MASK MAKER AND SCULPTOR
Zarco Guerrero is the perennial answer to, “Who is that masked man?” For more than 40 years, the Mesa native has captivated art lovers with his dramatic, ethnographical masks. Shaping wood and fiberglass into striking facial art, the 60-something sculptor and performer has an international pedigree – he once studied Noh theater masks in Japan as a National Endowment for the Arts fellow, and later won a Governor’s Arts Award. Still, Guerrero is a community-minded soul who collaborates with Childsplay every spring to create El Puente Theatre Festival and Mask Procession, an event whose name (Spanish for “the bridge”) is a perfect metaphor for his message of personal growth and transformation. Guerrero also founded nonprofit Xicanindio Artes, which stages Día de los Muertos celebrations around the Valley every fall. We sat down with the artist to talk about what continues to inspire him today.
Judas Priest Singer
Judas Priest singer Rob Halford qualifies as the godfather of heavy metal music – he’s influenced countless singers in the genre over the past 40 years, sold more than 46 million records and established the genre’s leather-and-studs-look. After leaving the band in 1992 to work on other heavy metal projects, Halford rejoined in 2003, resuming Judas Priest’s upward trajectory. The band’s 2014 record Redeemer of Souls was its 17th studio album, and first to debut in the Top 10 on the U.S. Billboard charts. Halford splits his time between his homes in his native Walsall, England and Phoenix. He perks up when we mention the monsoon season, and complains about his Paradise Valley neighbor, Alice Cooper (“We never see each other!”). We recently sat down with the oft-professed “metal god” to discuss his future as a full-time Phoenix resident, new musical endeavors and his dream dinner party.
No job is too dirty for Linda Cobb, aka “The Queen of Clean,” though her two beloved cats provide some of her biggest cleaning challenges. “Finn has a delicate stomach, so he gives me a lot of research material,” Cobb says. A 20-year Valley resident, Cobb has spent decades concocting natural cleaning solutions and sharing them around the country, selling more than 7 million copies of her books and appearing on more than 70 talk radio shows a month. As for pets, she shares, “If the cat has a hairball, or the spaghetti doesn’t agree with the dog, cover it completely with baking soda. Wait until it dries, and vacuum it with the hose.” Look for more tips in Cobb’s upcoming cleaning mobile app.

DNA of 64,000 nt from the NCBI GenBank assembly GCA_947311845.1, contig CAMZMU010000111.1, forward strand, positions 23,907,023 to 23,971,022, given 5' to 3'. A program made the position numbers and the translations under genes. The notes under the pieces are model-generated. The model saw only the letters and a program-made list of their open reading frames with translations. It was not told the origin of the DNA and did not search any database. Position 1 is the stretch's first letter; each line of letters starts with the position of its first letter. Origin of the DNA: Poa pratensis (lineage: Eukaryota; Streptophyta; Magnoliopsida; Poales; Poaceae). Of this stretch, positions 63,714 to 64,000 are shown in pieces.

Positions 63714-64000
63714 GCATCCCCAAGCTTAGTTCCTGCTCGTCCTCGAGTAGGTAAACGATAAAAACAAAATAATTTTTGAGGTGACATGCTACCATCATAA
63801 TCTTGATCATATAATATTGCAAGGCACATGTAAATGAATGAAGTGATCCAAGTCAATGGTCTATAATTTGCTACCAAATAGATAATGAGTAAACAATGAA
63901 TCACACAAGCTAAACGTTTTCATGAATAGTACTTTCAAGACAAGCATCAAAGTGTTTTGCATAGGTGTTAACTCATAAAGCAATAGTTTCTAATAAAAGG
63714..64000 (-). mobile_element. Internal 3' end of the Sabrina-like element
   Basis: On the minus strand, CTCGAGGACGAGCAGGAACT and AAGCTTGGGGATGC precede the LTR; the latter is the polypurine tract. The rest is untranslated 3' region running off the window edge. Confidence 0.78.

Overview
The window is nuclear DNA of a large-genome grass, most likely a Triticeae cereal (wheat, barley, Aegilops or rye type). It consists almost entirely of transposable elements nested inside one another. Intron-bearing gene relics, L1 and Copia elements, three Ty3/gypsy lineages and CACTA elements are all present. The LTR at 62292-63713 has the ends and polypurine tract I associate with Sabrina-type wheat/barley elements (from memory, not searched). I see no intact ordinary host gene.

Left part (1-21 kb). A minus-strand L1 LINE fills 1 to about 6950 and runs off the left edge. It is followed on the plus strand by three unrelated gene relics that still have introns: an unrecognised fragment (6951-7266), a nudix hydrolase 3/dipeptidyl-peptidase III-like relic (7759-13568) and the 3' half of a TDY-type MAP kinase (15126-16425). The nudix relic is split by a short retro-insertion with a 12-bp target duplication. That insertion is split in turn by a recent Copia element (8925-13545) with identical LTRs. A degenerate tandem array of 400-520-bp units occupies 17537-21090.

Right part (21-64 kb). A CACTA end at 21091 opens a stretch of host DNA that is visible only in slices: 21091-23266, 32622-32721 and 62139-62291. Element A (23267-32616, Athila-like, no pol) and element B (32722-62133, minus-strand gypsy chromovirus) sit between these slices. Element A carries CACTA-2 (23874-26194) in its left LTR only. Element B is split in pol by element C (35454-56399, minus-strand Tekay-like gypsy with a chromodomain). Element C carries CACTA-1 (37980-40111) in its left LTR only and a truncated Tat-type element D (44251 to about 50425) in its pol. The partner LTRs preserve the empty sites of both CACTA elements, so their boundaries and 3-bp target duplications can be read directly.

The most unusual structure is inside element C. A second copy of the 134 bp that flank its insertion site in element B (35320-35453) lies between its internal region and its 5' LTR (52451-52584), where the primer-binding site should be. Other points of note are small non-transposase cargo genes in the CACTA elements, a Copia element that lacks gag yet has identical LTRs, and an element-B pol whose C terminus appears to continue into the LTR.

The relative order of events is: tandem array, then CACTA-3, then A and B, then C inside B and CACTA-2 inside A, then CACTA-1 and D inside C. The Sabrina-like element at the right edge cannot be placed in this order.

Calling Craig Jackson “a car guy” is like calling Michael Jordan “a basketball guy.” Jackson, the scion of one-half of the partnership that founded the legendary Barrett-Jackson car auction and show (barrett-jackson.com), is the car guy. Since taking over as chairman and CEO in 1995, Jackson has grown the company into “The World’s Greatest Collector Car Auctions,” per the company’s humble self-description. And the 2015 event taking place in Scottsdale January 10-18 promises to be a banner year for the auction, which is projected to top last year’s gross of $113 million in six days, break its own Guinness World Record for largest free-standing, manmade tent, and be the first collector car show broadcast to 1.6 billion people worldwide. We sat down with Jackson in – where else? – one of his cars, a black Cadillac Escalade, to talk about cars, Arizona and his family legacy.
Phoenix Suns Head Coach
Jeff Hornacek was a key piece on some of the most successful teams in Suns history. The plucky shooting guard helped lead Phoenix to four 50-win seasons and two Western Conference finals during his six seasons in the Valley (1986-1992), before decamping for Philadelphia in a blockbuster trade. Last year, “Horny” returned to Phoenix as the team’s head coach, coaxing a remarkable 48-34 record out of a team with no superstars and finishing second in NBA Coach of the Year voting. Next up: Ending the Suns’ streak of four straight non-playoff seasons. PHOENIX magazine caught up with Hornacek recently to get his thoughts on that pursuit, his coaching philosophy and bear hugs from Hall of Famer Karl Malone.
Phoenix native Matt McMurry has never seen a single movie from The Fast and the Furious franchise. This is highly ironic given that McMurry, 16, not only represents the key demographic for such eye-candy action flicks, but is also a professional race car driver who just set a world record this past summer. McMurry was the youngest competitor ever to start and finish the 24 Hours of Le Mans race in France, breaking the record previously set by Pedro Rodriguez, who finished Le Mans at age 17 back in 1959. Want some more irony? McMurry, currently in his junior year at Brophy College Preparatory, doesn’t even own a car yet. Vin Diesel weeps.